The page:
Drywall: Understanding Levels of Finish

by | Jan 24, 2023 | Drywall

It’s easy to take drywall for granted. A necessary component of most builds, it has the power to distinguish architectural interiors from rough-hewn industrial to expected interiors to lavish luxury – all based on its finish. That is why it’s critical to understand the levels of drywall finish and ensure the correct one is specified in job estimates. The standards were first published in 1990, when five major trade associations involved in the manufacture, erection, finish and decoration of gypsum wall and ceiling systems convened to develop an industry-wide Recommended Levels of Gypsum Board Finish, GA-214-10, formally published by the Gypsum Association. The collaborating associations included Association of the Wall and Ceiling Industry (AWCI), Ceiling & Interior Systems Construction Association (CISCA), Drywall Finishing Council (DWFC), Gypsum Association (GA), and Painting and Decorating Contractors of America (PDCA). The group identified six total levels of drywall finish, which we explore here.

Drywall Finish Level 0: Temporary Construction / Final Design Not Determined

A Level 0 finish features hung drywall only. There is no taping, finishing or accessories required. In theory, a project will never specify Drywall Finish Level 0. It’s a temporary level used when interior designers are finalizing specifications to help the construction timeline continue moving forward.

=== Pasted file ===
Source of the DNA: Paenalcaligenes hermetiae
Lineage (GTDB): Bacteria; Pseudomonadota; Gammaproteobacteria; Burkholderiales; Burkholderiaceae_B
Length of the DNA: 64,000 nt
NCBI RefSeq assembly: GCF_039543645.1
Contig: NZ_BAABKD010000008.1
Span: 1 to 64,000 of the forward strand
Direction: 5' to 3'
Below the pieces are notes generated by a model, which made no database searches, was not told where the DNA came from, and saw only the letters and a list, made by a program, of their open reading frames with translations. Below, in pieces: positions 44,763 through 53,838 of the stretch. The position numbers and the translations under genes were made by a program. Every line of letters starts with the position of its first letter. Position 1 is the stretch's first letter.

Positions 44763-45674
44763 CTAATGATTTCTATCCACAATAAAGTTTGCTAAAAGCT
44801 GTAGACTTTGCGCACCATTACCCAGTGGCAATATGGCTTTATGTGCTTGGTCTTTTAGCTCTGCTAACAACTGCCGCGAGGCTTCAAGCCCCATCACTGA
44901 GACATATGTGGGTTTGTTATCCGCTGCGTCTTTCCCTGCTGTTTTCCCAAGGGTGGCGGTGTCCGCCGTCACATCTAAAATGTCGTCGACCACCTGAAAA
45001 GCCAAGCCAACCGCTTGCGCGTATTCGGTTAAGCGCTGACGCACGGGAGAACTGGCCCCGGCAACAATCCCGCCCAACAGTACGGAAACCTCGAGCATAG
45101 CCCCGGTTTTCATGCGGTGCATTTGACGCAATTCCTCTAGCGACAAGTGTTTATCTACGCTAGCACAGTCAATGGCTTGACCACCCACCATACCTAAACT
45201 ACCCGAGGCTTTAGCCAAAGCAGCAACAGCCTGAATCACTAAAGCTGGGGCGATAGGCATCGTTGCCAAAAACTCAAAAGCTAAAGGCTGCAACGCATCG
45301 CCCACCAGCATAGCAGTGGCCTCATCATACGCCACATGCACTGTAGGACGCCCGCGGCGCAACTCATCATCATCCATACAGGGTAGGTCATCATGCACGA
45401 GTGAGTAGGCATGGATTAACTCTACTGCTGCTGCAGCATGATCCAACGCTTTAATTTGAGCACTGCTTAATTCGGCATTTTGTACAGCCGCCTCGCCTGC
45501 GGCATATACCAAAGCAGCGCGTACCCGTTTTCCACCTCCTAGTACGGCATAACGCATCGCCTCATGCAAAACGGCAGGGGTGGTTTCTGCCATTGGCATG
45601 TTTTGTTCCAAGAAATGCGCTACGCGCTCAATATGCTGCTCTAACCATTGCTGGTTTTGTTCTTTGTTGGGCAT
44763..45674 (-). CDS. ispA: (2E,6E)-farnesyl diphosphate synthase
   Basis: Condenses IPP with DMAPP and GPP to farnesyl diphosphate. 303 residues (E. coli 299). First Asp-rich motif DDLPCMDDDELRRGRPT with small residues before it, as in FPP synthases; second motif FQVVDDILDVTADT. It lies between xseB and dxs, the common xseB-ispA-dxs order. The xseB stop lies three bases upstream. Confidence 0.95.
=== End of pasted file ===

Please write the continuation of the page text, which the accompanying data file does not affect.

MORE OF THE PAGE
Drywall Finish Level 1: Smoke Barrier Application and/or Non-Public Area

This level includes joint taping and bare fasteners, both exposed. It can be specified in non-public areas such as attics or building service corridors for its one major attribute – providing a sealed smoke barrier. In some geographic regions, this finish is known as “fire-taping.” But it’s important to know there is a specific “fire tape” product designed to slow down or prevent household fires from occurring. This tape is treated with silicone and cannot be mudded or painted over, and requires specialized primers for any further treatment. So, be sure to get specific in your needs to avoid unexpected additional project costs. A Drywall Level 1 Finish is commonly specified both to meet building fire codes and when possible, to other non-public areas to help reduce overall project costs.

Drywall Finish Level 2: Substrate for Tile and/or Area of Low Design Concern  

Level 2 finishes are most often specified where gypsum panels will be used as a substrate for tile, or in garages, warehouse storage and similar areas where appearance is not a concern. It is the first level where tape is embedded in a joint compound and wiped with a knife, leaving a thin layer of compound over the tape. There is only one coat of compound applied to fasteners and accessories, making tool lines and ridges acceptable with this finish. Raynor specifies Drywall Level 2 Finishes frequently as part of our high-end projects, to help preserve budget for spectacular statement walls in other areas. To see an example of how the different drywall finishes work together, check out our Sparkman Wharf project’s interior, which included Level 2 finishes covered with composite wood and Level 5 smooth walls. Medium to Heavy Texture No Smooth Walls

Drywall Finish Level 3: Medium-to-Heavy Texture / No Smooth Walls